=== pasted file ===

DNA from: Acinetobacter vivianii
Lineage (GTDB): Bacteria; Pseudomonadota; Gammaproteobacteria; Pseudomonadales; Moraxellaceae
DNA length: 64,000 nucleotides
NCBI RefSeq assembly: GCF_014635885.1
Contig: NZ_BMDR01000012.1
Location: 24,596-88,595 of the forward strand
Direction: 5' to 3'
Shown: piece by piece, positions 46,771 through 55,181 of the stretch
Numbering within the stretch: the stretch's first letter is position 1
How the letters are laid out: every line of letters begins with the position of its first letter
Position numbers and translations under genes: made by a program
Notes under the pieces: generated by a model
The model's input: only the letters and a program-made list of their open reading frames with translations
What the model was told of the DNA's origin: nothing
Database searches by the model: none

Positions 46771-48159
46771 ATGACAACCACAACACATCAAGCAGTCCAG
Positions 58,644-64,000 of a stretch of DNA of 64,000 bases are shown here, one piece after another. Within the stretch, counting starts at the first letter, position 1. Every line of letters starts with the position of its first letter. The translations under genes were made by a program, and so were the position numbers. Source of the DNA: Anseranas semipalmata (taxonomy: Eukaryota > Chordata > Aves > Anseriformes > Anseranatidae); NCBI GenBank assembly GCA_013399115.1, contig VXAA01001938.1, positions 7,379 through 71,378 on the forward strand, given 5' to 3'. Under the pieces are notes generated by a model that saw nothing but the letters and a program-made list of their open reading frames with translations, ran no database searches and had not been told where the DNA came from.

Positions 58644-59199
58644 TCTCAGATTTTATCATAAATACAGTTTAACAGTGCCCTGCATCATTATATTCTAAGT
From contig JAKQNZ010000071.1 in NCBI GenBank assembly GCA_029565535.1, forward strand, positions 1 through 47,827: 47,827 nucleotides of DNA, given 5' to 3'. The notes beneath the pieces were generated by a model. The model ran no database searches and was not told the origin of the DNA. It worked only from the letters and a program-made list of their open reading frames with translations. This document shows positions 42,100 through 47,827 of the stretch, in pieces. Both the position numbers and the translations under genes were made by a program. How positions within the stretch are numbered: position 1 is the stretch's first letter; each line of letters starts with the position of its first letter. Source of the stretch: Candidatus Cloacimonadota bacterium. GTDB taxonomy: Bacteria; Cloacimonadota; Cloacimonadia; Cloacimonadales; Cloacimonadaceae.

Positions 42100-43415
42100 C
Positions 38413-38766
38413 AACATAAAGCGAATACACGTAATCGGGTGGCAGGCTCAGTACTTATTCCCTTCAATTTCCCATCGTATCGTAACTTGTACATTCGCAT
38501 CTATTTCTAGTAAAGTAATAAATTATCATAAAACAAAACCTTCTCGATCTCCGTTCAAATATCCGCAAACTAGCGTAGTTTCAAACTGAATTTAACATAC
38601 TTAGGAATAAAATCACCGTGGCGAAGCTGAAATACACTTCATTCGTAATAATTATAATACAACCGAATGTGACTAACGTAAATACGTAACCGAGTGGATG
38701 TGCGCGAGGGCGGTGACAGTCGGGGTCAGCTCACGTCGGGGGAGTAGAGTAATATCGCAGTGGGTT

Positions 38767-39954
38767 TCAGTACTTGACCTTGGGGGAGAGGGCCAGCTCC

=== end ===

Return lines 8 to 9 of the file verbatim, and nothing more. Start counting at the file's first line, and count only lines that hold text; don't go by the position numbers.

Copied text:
Shown: piece by piece, positions 46,771 through 55,181 of the stretch
Numbering within the stretch: the stretch's first letter is position 1